Lawyers representing the family of the late military doctor Vahe Avetian accused the Armenian police on Monday of deliberately botching a criminal investigation into his violent death at a Yerevan restaurant owned by a government-linked businessman.
One of the lawyers, Lusine Hakobian, said police investigators have glossed over important facts to clear the businessman, Ruben Hayrapetian, of any involvement in the June 17 assault on Avetian and his friends and colleagues.
Hakobian and another Avetian family attorney, Tigran Yegorian, have repeatedly demanded that Hayrapetian at least be treated as a suspect in the high-profile case. The police insist that they have no grounds to suspect six men arrested on assault charges of having acted on the tycoon’s orders.
All suspects are officially listed as employees of the Harsnakar restaurant. Hakobian claimed that in fact most of them worked as Hayrapetian’s personal bodyguards and escorted him on June 17. She rejected the authenticity of employment contracts purportedly showing that the arrested men worked as security guards at the restaurant.
“Knowing our criminal-oligarchic system, it is evident that without their master’s knowledge the bodyguards would not have done anything illicit,” the lawyer told a joint news conference with civic activists campaigning for a fair and objective probe of the 33-year-old doctor’s death.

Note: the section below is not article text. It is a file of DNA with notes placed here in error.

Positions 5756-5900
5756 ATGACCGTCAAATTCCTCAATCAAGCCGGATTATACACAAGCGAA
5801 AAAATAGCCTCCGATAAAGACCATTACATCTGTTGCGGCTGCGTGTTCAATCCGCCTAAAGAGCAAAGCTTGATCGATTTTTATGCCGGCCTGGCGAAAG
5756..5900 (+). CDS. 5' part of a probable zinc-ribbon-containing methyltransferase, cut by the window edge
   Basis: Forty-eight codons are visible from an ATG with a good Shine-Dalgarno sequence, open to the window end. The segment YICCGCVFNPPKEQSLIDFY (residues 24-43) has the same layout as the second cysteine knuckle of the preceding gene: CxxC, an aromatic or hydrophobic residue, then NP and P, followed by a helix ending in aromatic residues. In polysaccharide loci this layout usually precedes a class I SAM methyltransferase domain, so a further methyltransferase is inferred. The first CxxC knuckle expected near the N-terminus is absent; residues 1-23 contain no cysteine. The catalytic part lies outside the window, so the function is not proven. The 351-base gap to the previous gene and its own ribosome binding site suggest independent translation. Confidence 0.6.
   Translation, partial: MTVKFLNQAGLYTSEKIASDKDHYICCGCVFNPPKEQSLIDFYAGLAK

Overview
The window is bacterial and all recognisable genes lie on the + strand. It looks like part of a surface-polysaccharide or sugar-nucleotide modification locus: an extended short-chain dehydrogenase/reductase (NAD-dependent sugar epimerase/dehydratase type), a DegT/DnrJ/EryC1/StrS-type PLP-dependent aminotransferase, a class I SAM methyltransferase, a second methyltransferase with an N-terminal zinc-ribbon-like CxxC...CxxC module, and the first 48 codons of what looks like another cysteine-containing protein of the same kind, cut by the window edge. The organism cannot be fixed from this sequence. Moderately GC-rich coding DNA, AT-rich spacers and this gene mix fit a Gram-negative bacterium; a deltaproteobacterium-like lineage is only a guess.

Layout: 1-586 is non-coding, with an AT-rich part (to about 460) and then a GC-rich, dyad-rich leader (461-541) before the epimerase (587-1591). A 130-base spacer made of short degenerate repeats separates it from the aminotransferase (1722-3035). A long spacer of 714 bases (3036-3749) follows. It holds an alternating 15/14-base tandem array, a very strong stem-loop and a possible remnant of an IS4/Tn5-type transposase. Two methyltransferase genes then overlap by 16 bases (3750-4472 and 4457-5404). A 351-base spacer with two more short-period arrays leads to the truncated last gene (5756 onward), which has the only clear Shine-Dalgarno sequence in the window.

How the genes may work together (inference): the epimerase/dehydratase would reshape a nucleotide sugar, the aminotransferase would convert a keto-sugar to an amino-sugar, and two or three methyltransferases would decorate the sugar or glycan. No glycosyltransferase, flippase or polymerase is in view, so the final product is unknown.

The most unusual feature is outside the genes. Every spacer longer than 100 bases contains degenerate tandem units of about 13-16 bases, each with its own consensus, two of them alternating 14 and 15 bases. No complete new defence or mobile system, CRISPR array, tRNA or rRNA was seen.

Their campaign has involved a series of street demonstrations outside the now infamous restaurant, Hayrapetian’s nearby house and key government buildings. The protests forced the controversial tycoon to resign later in June as parliament deputy representing President Serzh Sarkisian’s Republican Party of Armenia (HHK). Still, he strongly denies ordering or condoning the brutal beatings that cast a renewed spotlight on the notoriously violent behavior of burly men working for the country’s influential “oligarchs.”
The campaigners on Monday also condemned the police inquiry and alleged that Hayrapetian had a hand in the violence. They claimed that the Armenian authorities are reluctant to hold him accountable because of a presidential election due in February.
“We have elections coming up and losing a person like Ruben Hayrapetian with such a financial and criminal network would be hard for the ruling regime,” one of them, Zara Hovannisian, said.
Hayrapetian, who also heads the Armenian Football Federation, has long faced opposition allegations of carrying out vote falsifications and bullying opposition proxies during national elections. He and the ruling HHK have always denied that.